I wrote to members of the Judiciary and LR 34 committees before about, what I
consider, NDCS’s misapplication of 191 good time rules. See the referenced letter at the
Now I’m writing about a more far reaching problem: NDCS is offering inadequate access
to and availability of programming required to earn parole.
As you know, there is an overcrowding crisis in NDCS. They have only two and a half
years to reduce the population to 140% from the current 162% (NDCS Quarterly Data
Sheet Jan –Mar 2017, including NDCS’s county jail population) before it becomes an
official “emergency” (Neb. Rev. Statutes Section 83-962). The ACLU of Nebraska has
already filed a lawsuit. Time is running out to solve this problem.
Nebraska, with the help of the Council of State Governments (CSG), developed the
Justice Reinvestment Initiative to deal with NDCS’s overcrowding crisis. The initiative
identifies 2 main solutions to the overcrowding: 1. Sentencing reform, which the
legislature started in 2015, and 2. Increased use of post-sentence supervision. For
those who are already serving sentences and are part of the existing population this
means increased use of parole before they “jam out” (serve their max. sentence).
Increased use of parole not only directly decreases the prison population but it also
decreases recidivism by having post-release supervision rather than forcing the person
to jam out without any help in transitioning to the streets.
There is one key obstacle to efficient use of parole and that is inadequate access to
required programs. If a person receives a programming “recommendation” and does
not complete it before their parole eligibility date (PED) they will not be paroled, even if
the reason they haven’t completed it is lack of access to programs. NDCS is required by
statute to “provide adequate access or availability to mental health therapy prior to the
first parole eligibility date” (Neb. Rev. Statutes Sec. 83-1,110.01). Their failure to
provide “adequate access or availability” to programs is the major obstacle to increased
use of parole. The CSG’s Justice Program Assessment report of June 21,2016 found that
“the Board of Parole declined to set a parole hearing for 33% of people within a year of
their PED because of incomplete programming” (LR34 committee annual report, Dec.
2016, page 34). The inadequacy of programming in NDCS was clearly identified by the
Clinical Programs Evaluation – Phase 1 from July 2016, which was attachment #36 of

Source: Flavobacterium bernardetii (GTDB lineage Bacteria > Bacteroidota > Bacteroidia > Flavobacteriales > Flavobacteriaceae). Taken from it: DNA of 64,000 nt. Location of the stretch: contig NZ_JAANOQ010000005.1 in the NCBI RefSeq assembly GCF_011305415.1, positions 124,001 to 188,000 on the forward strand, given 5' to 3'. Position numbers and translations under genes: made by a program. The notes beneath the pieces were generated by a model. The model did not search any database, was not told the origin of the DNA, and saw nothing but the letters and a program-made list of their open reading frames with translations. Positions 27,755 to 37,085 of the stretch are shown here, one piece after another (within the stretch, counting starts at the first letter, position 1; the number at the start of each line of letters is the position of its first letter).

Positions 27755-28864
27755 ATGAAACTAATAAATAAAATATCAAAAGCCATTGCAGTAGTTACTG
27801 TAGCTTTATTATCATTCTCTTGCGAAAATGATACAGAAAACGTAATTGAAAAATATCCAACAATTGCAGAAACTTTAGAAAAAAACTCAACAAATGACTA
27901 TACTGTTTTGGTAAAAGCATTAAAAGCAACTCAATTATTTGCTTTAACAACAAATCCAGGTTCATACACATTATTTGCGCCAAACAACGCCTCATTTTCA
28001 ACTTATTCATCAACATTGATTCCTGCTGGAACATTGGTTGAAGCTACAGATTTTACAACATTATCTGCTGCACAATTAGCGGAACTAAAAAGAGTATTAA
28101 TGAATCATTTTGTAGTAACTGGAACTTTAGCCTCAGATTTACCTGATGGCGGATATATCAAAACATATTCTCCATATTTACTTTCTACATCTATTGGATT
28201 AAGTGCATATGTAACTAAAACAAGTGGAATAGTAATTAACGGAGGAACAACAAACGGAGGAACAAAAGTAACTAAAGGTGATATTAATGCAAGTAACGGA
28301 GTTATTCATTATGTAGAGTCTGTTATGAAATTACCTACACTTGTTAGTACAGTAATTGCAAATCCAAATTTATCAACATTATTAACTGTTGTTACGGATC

the Inspector General of Correction’s first annual report last fall.
The Clinical Evaluation contains a qualitative analysis of the Residential Treatment
Community (RTC) for those diagnosed with substance abuse issues, the Violence
Reduction Program (VRP) for violent offenders, and the sex offender programs iHelp
and oHelp. These are the “core programs” according to Parole Board Chair Rosalyn
Cotton that, if not completed, will automatically cause parole to be denied (LR 34
report, Dec 2016, page 34). Here is a summary of the evaluation’s findings by program.
On average 1,837 people per year come in with a substance abuse diagnosis which they
get before leaving the Diagnostic and Evaluation Center (DEC). Of those only 73% are
able to start RTC before their PED and only 52% complete the program before their
PED. This means barely half are able to complete their recommended programming by
their PED. The other half, 882 people, will not be eligible for parole at their PED.
On average there are 374 people a year who are recommended to take VRP and it takes
an average of 715 days for the Clinical Violent Offender Review Team (CVORT) to even
make that recommendation. This means it is almost 2 years before one even knows
they will be required to take VRP and then there is an average 539 day wait, another
1.5 years, to get into the program. 50% of those with VRP recommendations start the
program before their PED but only 9% complete it in time. This adds up to 340 people
who are ineligible for parole at their PED due to lack of programming.
There are on average 276 recommendations a year for the sex offender programs iHelp
and oHelp. It takes the Clinical Sex Offender Review Team (CSORT) on average 1094
days (3 years) to make a recommendation. From there it takes an average of 576 days
(1.6 years) to start iHelp and 792 days (2.1 years) to start oHelp. That is from 4.6-5.1
years just to start programming. 50% of those recommended for iHelp begin before
their PED but only 31% of those recommended for oHelp do. 0% (yes, ZERO!) complete
iHelp before their PED while a comparatively huge 1% complete oHelp in time to be
considered for parole. That makes 274 people who won’t be considered for parole at
their PED. This complete lack of programming clearly contributed to the parole board,
between 2004 and 2013, granting parole hearings to only 12% of sex offenders (Neb.
Justice Reinvestment Approach by the CSG from May 2015, page 20).
In order to offer adequate access and availability to programs before a person’s PED 2